Monday, 11 April 2016

Why Pay to do an MBA - Quora FAQ 1

Since the start of the year I've been pretty active on Quora, mostly doling out advice on the GMAT and MBA prep based on my own experiences. It has been interesting seeing what questions Quora throws me, but most of the questions do end up being pretty similar. Thus I thought it might be useful to whoever stumbles upon my blog to pop some of my answers to these frequently asked questions on this blog.

Question: Why pay to do an MBA?

Some variations:
  • What's the point of doing an MBA?
  • Is an MBA necessary or can I study the skills on my own?
  • Is it worth paying to attend a top MBA school or getting one from a cheaper school?
My thoughts...

The value of an MBA isn't its educational course content. I'm not saying that course content isn't important. It's just that the knowledge from the course material are easily obtained from outside the program itself. There are tons of textbooks and cheaper courses out there on finance, accounting, operations management, marketing, management etc.

So why take on more debt to do an MBA? Why pay top prices for a top school when it would be much cheaper to do one at a much lower ranked school?

For those of us who decide on going down the MBA route and pay top dollar, it's not just the educational business skills we're after. It's usually because we're also after a combination of the following: 
  1. Ability to leverage the brand name of the school
    Prospective employers or customers don't really know you as a person, but they know top schools. Since we inherently subconsciously rely on pre-conceptions to interact with new people, their initial perception of you will be based on what they think of your CV. Top MBA programs are notoriously hard to get accepted into and getting admitted is an achievement on its own. As such, having an MBA from a top school on your CV automatically makes potential employers perceive you as a "quality" candidate before they meet you. This in turn has subconscious effects on how they interact with you so you're more likely to start off on a positive foot when meeting them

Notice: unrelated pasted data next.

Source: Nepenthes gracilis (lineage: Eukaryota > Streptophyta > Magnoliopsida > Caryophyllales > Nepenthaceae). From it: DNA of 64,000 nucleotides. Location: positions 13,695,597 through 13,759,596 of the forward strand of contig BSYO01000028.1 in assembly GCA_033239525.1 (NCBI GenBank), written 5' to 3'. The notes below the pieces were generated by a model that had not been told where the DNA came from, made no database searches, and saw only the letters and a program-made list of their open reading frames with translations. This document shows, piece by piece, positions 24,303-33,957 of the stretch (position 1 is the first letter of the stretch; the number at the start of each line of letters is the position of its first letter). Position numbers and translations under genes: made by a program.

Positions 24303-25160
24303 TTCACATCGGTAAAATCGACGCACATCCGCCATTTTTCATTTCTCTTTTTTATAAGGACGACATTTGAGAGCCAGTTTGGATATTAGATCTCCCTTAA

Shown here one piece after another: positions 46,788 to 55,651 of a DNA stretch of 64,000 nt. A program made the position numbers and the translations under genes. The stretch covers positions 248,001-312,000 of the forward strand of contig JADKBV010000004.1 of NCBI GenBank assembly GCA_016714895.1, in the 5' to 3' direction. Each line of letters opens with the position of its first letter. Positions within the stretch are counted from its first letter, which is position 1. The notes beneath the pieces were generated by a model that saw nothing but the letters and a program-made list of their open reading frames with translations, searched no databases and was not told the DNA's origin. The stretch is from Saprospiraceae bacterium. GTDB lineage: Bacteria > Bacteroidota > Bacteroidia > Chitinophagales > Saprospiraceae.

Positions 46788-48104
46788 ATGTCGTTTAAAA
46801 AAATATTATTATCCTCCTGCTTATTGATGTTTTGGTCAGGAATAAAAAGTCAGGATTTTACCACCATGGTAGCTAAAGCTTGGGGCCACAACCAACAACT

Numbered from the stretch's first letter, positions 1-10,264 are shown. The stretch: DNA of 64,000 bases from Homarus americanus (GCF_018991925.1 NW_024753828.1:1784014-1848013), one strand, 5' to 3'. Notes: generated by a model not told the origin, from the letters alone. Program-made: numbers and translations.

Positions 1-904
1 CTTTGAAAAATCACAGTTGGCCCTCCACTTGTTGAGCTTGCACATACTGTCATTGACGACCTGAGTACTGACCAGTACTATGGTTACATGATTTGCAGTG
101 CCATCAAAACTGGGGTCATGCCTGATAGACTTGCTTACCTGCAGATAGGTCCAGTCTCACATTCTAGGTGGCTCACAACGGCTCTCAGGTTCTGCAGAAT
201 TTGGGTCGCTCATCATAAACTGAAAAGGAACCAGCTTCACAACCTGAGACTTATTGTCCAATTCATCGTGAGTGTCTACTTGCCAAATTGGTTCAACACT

It also means you could potentially command a higher paycheck. After all one doesn't expect an MBA grad from a top school to come cheap.
  2. Opportunities to interact with recruiters from top organisations who come to you
    Attracting the notice of highly desirable firms like McKinsley, BCG, Goldman Sachs etc. isn't easy. They're also very selective about where and how they do their recruiting. Granted, you could manage to network your way in, but it's certainly easier when they are coming to you at your school and you are presented with opportunities to have coffee chats with them. These firms rely on the rigor of the MBA application process to shortlist the thousands of applications that are coming in
  3. Opportunities to interact with top executives from top companiesTop business schools have cultivated relationships with top global companies for years. Plus it's highly likely that their alumni can be found amongst the top execs anyway. This means they are able to help students get an audience with key executives by organising various events e.g. guest speakers and conferences. Let's face it, top executives in huge global companies aren't exactly the easiest people to reach and their time is extremely precious.
  4. Career switchingMany senior positions seek "previous experience".This makes changing industries or job functions not easy unless you're willing to start from the bottom. The MBA program is therefore a shortcut for career-switchers to jump to the middle, thanks in part to the ability to leverage on the school name and in part to the rigor of the course.
  5. Instant access to a large network of successful people who are more likely to assist you with whatever you needTop MBA programs admit people who have a very high potential of being successful. The alumni network is therefore a goldmine of useful connections. You'd get far better response and assistance cold-calling an alumnus and saying that you're from the same school than an otherwise complete stranger.